The Burger King Nighmare King burger Picture: Burger King/ Austral Scope
The Burger King Nighmare King burger Picture: Burger King/ Austral Scope

Halloween burger that actually gives you nightmares

BURGER King claims its Halloween burger will literally give you nightmares - if that's what you're after.

The fast food chain undertook a bizarre study for its latest gimmick - the Nightmare King - in an attempt to prove the legitimacy of 'cheese dreams'.

The spooky burger with a sesame green bun has a beef patty, a chicken fillet, American cheese, bacon, creamy mayonnaise and onions - which is a line up that's likely to be nightmare inducing for the health conscious already.

But Burger King claims eating the Nightmare King (which is being sold in US stores) will make it 3.5 times more likely for you to sleep terribly when you hit the pillow.

The fast food outlet is the parent company of Hungry Jacks, which is what it is known as in Australia.

Burger King’s Halloween burger is claimed to be able to give the eater real nightmares. Picture: Burger King/ Austral Scope
Burger King’s Halloween burger is claimed to be able to give the eater real nightmares. Picture: Burger King/ Austral Scope

 

Burger King say they teamed up with the Paramount Trials, Florida Sleep and Neuro Diagnostic Services to conduct a study of 100 participants (victims) who were monitored over ten nights, who ate the Nightmare King before they went to bed.

"By tracking various signals from the sleeping subjects including their heart rate, brain activity and breath, a group of doctors and scientists identified whether the individuals had vivid dreams," A Burger King spokesman said.

Participant's nightmares included someone turning into a snake and aliens attacking a boat they were a passenger on.

 

The burger brand conducted a scientific study over 10 nights with 100 participants who ate the Nightmare King before they went to bed. Picture: Burger King/ Austral Scope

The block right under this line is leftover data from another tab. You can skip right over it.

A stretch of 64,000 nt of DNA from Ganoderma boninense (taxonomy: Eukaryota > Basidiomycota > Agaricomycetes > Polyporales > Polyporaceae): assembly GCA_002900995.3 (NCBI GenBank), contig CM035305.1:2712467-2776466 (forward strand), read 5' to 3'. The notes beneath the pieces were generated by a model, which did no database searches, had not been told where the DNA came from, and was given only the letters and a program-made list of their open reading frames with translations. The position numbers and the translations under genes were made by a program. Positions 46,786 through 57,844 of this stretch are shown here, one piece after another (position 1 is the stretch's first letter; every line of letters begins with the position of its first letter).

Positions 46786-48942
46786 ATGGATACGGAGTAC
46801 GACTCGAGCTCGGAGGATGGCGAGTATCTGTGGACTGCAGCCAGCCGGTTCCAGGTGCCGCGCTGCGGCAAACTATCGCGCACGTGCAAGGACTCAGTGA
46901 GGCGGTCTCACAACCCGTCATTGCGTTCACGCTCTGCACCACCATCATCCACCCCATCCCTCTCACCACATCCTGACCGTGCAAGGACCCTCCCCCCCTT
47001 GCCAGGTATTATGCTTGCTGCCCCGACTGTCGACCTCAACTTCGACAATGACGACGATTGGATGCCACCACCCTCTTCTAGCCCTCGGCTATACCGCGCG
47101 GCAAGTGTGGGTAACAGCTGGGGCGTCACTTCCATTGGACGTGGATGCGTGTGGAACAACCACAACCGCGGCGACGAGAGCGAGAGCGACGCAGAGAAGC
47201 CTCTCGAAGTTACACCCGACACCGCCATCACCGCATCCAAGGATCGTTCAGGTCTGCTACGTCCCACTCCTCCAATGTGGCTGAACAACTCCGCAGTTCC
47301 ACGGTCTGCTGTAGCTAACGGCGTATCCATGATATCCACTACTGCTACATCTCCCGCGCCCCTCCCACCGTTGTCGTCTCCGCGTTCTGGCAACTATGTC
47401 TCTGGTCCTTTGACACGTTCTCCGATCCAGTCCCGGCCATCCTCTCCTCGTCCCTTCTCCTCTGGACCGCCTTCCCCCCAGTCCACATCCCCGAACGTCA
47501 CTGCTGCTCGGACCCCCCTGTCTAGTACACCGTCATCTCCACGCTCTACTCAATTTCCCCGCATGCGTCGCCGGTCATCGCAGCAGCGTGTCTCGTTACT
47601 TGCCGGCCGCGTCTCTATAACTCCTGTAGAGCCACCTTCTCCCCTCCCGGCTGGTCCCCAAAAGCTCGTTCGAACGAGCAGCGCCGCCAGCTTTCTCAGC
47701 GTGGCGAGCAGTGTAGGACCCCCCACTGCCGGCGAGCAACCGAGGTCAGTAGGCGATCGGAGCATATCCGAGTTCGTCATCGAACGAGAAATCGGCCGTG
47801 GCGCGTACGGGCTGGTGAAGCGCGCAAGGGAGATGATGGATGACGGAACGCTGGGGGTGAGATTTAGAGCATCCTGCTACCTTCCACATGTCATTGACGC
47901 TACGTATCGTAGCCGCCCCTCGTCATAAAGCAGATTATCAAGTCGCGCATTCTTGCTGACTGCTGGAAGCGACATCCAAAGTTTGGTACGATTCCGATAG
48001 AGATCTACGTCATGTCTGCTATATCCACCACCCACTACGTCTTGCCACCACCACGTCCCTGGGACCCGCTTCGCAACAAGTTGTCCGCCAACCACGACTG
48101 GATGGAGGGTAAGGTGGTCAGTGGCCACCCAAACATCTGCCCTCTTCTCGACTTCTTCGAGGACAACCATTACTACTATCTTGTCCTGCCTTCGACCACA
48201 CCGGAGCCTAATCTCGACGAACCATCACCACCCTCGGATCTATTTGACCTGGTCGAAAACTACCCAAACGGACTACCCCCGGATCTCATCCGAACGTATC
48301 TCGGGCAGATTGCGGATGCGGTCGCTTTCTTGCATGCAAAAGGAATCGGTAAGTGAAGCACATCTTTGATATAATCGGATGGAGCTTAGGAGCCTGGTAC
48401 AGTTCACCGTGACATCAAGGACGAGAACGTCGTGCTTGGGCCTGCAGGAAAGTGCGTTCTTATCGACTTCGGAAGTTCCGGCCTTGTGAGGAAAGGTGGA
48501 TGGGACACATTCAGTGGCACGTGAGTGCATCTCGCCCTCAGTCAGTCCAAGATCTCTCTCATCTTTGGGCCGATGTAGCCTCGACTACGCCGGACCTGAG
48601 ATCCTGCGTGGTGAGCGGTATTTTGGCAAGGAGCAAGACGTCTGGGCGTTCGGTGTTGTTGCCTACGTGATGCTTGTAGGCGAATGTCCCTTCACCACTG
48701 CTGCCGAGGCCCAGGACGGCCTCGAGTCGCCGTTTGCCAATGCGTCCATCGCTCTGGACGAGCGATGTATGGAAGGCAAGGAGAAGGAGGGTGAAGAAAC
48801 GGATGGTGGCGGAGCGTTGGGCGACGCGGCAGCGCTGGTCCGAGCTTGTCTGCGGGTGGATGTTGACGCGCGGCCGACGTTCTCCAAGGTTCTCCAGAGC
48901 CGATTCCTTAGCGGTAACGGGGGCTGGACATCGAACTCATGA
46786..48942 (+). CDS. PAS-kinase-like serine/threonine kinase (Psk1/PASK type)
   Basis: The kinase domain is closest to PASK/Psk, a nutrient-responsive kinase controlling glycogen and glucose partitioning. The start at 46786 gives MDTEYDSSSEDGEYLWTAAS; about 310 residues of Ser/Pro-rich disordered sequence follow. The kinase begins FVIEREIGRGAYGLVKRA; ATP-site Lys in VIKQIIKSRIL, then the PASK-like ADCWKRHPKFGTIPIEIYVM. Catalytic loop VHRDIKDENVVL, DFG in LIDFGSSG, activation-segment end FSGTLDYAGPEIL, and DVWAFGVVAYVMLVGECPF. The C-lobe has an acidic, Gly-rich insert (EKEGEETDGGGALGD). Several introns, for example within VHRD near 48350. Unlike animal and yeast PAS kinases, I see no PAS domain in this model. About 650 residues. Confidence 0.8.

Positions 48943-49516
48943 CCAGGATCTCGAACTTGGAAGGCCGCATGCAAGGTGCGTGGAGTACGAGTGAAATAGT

The burger brand conducted a scientific study over 10 nights with 100 participants who ate the Nightmare King before they went to bed. Picture: Burger King/ Austral Scope

 

Dr Medina claimed it was a combination of proteins and cheese in the Nightmare King that led to "an interruption of the subjects' REM (Rapid Eye Movement) cycles, during which we experience the majority of our dreams."

The idea that cheese can give you nightmares has been around for years, and there have been multiple attempts to prove whether or not this is true but there's no solid evidence that says it does.

It has been proven that eating heavy meals with a high fat content late at night can give you disturbed sleep - but whether that equates to disturbing dreams has yet to be proven.

A BBC report noted it was common practice in some countries to have cheese as the last course in a heavy meal, which could be why cheese is linked to nightmares.

There is a rare phenomenon known as a "cheese reaction" - which has linked a class of antidepressants (monoamine oxidase B inhibitors) to an unusual side effect which prevents the breakdown of the substance tyramine, which naturally occurs in cheese.


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